ALAN Ayckbourn's The Boy Who Fell Into A Book is now also Paul James, Cathy Shostak and Eric Angus's The Boy Who Fell Into A Musical Book.

It may be sacrilege to suggest you can improve on an Ayckbourn piece, except for the occasion when Ayckbourn and Andrew Lloyd Webber revived and revised their flop 1975 musical Jeeves as By Jeeves to mark the Stephen Joseph Theatre's move into the old Odeon building in 1996.

However, "The Boy" lands between the leaves again 16 years after its 1998 debut all the better for its new musical setting as it tells of the world-saving quest of an incongruous pair: ten-year-old book enthusiast Kevin Carter and his fictional hero, Rockfist Slim, one of those hard-bitten private investigators whose every utterance is the stuff of a comic-book speech bubble.

North Easterners Paul James and Eric Angus and New Yorker Cathy Shostak had met at a London music theatre writers' group, going on to write The Demon Headmaster, and when looking for another project, Shostak had a "light-bulb moment" as she read "The Boy".

Angus agreed it would be perfect for a musical with its "strong characters, great set-pieces and a variety of fun settings", while James saw it as "a buddy move, a road trip, a quest where two unlikely partners must learn to co-operate to survive", as well as an "enjoyable meditation on childhood, the act of reading and imagination".

It was indeed all those things already, and when Ayckbourn heard demos of early songs, especially the very first witty pastiche they wrote, Kaboom! Kapow!, he had a hunch the show would work anew and agreed to direct it. Lucky Paul, Cathy and Eric, and lucky Scarborough summer audiences too because this is a wonderfully inventive production, cast superbly well.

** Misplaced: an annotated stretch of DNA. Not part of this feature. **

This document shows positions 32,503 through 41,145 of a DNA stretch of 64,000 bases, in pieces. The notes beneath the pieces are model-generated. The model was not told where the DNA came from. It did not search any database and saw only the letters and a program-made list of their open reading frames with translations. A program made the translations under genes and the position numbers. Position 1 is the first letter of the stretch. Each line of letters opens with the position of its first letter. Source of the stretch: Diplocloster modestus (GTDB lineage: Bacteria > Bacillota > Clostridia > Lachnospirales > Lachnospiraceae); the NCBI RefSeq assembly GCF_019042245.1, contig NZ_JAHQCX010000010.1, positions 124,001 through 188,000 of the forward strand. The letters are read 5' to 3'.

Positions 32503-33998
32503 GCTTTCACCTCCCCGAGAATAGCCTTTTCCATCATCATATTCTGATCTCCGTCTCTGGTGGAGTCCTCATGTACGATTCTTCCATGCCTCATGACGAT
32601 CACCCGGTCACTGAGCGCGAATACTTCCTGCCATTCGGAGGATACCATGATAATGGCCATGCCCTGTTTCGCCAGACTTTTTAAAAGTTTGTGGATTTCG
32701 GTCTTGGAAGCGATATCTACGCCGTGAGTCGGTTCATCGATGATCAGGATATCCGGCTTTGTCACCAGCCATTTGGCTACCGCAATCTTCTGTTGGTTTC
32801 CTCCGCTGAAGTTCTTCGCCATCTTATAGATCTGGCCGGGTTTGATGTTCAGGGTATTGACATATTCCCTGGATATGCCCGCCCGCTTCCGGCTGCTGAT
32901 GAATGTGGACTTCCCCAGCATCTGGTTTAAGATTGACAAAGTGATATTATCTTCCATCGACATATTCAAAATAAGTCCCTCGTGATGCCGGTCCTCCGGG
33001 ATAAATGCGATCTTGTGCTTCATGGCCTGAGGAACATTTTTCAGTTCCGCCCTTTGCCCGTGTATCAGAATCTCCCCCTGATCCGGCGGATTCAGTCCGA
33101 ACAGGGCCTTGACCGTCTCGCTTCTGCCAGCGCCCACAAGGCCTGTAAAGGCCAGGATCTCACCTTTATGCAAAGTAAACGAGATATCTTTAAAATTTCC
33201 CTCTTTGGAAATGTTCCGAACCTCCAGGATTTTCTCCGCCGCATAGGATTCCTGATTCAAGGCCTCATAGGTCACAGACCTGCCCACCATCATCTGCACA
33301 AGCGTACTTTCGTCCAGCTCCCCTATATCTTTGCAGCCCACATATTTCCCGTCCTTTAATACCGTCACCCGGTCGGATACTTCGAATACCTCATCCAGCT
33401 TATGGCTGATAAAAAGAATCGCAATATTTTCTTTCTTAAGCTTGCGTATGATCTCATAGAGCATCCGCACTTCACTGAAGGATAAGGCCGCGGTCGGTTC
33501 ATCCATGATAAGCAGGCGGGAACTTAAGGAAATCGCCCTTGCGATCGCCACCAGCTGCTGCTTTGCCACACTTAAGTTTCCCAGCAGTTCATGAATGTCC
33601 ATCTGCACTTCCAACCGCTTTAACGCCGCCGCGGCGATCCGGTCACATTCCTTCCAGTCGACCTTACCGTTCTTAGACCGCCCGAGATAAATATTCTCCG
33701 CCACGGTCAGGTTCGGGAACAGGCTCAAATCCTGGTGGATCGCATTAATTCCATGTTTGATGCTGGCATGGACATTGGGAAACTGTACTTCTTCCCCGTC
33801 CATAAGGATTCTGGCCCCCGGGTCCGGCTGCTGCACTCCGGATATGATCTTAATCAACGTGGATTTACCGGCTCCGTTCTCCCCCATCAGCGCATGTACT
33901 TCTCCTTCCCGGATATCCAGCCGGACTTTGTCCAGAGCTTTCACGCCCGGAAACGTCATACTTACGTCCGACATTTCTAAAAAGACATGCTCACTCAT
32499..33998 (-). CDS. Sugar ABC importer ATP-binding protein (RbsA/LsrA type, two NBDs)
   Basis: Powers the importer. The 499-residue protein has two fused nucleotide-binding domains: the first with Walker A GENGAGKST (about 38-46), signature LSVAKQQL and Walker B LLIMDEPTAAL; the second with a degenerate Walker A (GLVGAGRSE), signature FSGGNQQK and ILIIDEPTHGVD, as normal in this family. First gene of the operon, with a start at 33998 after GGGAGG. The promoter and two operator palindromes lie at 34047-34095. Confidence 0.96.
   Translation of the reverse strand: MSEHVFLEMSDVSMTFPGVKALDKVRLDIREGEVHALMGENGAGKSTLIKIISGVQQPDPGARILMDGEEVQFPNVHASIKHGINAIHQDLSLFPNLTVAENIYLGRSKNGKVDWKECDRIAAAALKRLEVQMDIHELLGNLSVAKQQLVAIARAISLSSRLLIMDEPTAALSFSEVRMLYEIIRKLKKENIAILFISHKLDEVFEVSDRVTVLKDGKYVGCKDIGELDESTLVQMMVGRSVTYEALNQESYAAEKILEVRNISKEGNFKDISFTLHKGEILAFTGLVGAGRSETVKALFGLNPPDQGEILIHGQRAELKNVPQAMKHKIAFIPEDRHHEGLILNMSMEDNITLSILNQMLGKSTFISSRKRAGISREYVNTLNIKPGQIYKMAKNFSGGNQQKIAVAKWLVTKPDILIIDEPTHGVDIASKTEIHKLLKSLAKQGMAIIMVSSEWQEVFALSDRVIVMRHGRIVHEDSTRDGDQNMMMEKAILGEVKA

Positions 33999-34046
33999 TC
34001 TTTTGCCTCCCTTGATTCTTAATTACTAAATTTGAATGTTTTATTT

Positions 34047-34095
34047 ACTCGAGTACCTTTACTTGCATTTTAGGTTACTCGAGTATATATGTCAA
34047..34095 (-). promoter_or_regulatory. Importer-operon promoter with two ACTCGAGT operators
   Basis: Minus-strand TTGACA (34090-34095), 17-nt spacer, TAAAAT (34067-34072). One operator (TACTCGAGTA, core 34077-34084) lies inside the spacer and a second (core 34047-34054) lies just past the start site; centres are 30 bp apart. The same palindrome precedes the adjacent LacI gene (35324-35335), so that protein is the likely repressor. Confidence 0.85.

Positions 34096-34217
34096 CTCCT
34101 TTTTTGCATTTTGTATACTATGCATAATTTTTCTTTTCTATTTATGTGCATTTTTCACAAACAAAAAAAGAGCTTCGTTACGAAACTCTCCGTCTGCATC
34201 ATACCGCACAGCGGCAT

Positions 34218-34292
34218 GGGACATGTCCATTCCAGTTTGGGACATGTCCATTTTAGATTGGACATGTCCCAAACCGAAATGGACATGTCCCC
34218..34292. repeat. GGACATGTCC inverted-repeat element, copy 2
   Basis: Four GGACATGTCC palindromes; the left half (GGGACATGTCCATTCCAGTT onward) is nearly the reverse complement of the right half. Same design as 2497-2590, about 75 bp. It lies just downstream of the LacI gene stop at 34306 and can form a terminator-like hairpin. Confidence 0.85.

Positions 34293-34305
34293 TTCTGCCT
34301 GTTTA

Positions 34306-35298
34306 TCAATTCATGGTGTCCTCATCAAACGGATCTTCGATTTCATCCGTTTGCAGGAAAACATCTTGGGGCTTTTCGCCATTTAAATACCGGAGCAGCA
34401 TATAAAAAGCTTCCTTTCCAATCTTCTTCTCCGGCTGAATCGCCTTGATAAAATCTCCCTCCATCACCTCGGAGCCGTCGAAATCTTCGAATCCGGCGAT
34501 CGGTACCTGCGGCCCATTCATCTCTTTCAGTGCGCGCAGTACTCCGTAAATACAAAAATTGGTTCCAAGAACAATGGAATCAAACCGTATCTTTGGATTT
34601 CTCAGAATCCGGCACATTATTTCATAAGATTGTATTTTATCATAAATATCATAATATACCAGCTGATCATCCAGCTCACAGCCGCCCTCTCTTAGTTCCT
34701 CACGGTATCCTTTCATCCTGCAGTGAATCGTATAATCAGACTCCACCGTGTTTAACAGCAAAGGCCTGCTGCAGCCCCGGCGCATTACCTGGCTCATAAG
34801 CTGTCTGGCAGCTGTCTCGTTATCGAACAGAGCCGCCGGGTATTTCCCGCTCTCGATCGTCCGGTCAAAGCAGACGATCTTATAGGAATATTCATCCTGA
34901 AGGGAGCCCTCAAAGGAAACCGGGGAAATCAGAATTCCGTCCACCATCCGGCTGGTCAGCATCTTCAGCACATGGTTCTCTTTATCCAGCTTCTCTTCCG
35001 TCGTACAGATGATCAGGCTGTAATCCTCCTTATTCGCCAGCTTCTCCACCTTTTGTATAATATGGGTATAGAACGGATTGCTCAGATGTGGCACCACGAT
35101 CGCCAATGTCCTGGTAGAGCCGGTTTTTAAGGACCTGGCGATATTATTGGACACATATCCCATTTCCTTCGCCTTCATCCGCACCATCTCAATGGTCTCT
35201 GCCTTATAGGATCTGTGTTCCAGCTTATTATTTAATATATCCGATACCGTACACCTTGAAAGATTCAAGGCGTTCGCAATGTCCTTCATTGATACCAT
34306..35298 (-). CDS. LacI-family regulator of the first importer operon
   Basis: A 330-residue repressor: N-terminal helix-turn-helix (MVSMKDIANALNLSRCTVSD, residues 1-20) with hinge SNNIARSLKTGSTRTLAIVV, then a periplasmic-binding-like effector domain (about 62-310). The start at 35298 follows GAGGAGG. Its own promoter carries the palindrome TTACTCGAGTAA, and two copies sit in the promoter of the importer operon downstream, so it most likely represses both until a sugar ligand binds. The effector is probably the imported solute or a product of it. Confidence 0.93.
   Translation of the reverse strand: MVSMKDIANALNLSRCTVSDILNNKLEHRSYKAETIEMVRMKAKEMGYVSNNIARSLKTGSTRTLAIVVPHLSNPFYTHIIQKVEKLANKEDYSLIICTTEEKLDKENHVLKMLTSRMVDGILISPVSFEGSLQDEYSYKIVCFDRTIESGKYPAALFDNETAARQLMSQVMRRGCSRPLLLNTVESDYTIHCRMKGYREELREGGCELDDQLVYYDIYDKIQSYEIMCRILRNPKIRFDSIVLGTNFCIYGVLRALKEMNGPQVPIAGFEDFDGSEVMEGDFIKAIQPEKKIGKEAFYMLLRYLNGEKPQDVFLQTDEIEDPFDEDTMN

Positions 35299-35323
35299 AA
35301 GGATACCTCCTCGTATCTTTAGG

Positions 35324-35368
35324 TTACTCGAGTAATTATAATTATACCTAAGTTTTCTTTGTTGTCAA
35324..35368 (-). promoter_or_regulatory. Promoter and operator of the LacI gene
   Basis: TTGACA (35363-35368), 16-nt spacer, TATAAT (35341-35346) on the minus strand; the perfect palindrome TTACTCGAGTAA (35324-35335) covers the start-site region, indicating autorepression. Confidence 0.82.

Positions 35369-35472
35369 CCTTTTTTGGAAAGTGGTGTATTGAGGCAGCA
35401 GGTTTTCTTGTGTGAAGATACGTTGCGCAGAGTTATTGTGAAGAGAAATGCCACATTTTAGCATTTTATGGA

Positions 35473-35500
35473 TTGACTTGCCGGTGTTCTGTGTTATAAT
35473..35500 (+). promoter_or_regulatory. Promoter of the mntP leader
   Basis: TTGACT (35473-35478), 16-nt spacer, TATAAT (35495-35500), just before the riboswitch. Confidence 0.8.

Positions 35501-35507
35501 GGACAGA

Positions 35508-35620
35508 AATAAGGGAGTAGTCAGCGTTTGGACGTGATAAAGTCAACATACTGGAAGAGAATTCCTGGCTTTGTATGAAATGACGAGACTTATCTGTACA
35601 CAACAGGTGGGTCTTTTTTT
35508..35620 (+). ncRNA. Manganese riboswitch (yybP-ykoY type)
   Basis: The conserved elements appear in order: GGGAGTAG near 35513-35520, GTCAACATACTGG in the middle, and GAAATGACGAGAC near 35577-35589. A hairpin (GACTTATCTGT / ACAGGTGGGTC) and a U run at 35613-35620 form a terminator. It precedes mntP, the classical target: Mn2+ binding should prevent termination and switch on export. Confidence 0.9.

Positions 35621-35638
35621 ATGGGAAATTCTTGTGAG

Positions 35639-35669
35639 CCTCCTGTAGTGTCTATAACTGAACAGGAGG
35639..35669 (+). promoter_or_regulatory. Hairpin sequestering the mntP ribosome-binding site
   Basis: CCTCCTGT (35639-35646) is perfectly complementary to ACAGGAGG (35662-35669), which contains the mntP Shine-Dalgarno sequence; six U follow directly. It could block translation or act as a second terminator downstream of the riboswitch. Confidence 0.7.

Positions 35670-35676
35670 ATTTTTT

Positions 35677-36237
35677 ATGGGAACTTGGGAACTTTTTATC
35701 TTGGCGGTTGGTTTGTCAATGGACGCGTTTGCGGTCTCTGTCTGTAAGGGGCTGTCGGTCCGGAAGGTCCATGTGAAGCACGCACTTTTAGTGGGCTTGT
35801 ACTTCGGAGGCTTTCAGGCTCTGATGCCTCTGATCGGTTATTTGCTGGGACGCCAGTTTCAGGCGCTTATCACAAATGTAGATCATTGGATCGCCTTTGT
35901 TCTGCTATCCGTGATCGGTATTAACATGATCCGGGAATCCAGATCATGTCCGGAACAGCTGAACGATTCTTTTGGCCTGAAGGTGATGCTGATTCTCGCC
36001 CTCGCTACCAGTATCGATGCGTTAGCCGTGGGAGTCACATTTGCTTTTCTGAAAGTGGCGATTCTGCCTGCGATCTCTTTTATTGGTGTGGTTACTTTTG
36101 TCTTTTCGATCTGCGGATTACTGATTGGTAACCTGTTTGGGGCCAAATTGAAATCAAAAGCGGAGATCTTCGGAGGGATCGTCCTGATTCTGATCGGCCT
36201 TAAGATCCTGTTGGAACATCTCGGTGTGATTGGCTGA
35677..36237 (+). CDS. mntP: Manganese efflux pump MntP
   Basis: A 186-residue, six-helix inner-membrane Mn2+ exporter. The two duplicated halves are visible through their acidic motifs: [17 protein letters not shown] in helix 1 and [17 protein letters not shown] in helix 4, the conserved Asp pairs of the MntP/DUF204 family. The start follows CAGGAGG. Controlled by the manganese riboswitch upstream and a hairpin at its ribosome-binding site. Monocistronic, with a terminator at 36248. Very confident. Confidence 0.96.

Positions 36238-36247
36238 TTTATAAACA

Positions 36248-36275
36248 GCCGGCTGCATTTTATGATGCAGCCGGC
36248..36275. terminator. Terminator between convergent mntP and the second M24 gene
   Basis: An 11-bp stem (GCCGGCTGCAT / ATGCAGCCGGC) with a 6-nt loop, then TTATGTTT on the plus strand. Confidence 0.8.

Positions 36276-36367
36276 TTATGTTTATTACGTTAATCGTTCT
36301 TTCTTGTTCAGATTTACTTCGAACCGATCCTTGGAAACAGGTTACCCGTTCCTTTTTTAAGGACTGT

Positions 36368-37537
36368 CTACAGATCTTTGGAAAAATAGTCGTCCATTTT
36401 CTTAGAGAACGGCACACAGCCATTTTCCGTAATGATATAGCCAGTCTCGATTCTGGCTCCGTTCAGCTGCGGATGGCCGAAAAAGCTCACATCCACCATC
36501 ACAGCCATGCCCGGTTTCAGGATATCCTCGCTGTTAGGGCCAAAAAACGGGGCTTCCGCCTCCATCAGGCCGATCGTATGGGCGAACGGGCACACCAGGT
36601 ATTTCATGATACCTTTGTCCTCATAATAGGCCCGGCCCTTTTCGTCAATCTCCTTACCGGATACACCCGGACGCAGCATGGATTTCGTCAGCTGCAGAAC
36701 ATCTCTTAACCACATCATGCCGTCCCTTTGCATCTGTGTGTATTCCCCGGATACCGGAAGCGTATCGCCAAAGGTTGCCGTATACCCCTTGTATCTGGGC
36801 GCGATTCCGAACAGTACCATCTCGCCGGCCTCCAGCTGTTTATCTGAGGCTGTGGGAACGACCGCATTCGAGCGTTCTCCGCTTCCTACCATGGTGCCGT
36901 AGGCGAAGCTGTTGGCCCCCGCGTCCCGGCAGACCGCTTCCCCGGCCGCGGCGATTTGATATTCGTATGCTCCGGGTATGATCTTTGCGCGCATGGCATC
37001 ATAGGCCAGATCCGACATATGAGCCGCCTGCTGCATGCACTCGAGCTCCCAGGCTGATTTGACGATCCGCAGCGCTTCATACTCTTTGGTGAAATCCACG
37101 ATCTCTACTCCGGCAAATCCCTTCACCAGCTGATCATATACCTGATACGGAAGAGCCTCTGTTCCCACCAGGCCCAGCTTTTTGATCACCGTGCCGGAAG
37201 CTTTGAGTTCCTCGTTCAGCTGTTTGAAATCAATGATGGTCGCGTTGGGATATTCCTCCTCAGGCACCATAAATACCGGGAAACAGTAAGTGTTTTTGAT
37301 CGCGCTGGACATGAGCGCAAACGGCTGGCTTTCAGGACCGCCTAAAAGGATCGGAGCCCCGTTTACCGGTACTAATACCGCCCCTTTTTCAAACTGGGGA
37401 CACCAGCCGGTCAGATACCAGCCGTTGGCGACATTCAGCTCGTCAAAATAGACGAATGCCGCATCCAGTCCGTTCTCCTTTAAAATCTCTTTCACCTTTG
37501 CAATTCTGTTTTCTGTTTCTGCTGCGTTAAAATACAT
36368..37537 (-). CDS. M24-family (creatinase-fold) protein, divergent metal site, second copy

The "Boy", Kevin, is played by an Evelyn but not of the Waugh variety, so much as by an actress in pyjamas, Evelyn Hoskins, who captures the inquisitive, plucky essence of a boy who likes to read beneath the duvet beyond lights out and treats slipping into the world of books as a glorious adventure.

There he meets Nicolas Colicos's Rockfist Slim, the essence of the American gumshoe in mac, trilby and correspondent brogues, who has only 72 hours to thwart glamorous French villain Monique (Katie Bartill). Kevin is happy to help in these pyjama dramas as long as he can be home in time for reading in bed.

Songs both illuminate what they are thinking and move the story forward. Make that stories, because they slip into ever stranger, surrealist encounters with Chess For Beginners' medieval Red Bishop, the Grimm Brothers' Rumpelstiltskin (Stephen Matthews); and Scottish Jennet from Kidnapped (Natasha J Barnes).

This is why The Boy will appeal to adults and children alike, whether for the literary references or the visual daftness of the big, blubbery, jelly-loving Wubblies.

Not only will you fall in love with Ayckbourn's book world all over again, but this time you will go home singing Kaboom! Kapow! too.

The Boy Who Fell Into A Book, Stephen Joseph Theatre, Scarborough, on various dates until August 31. Box office: 01723 370541 or at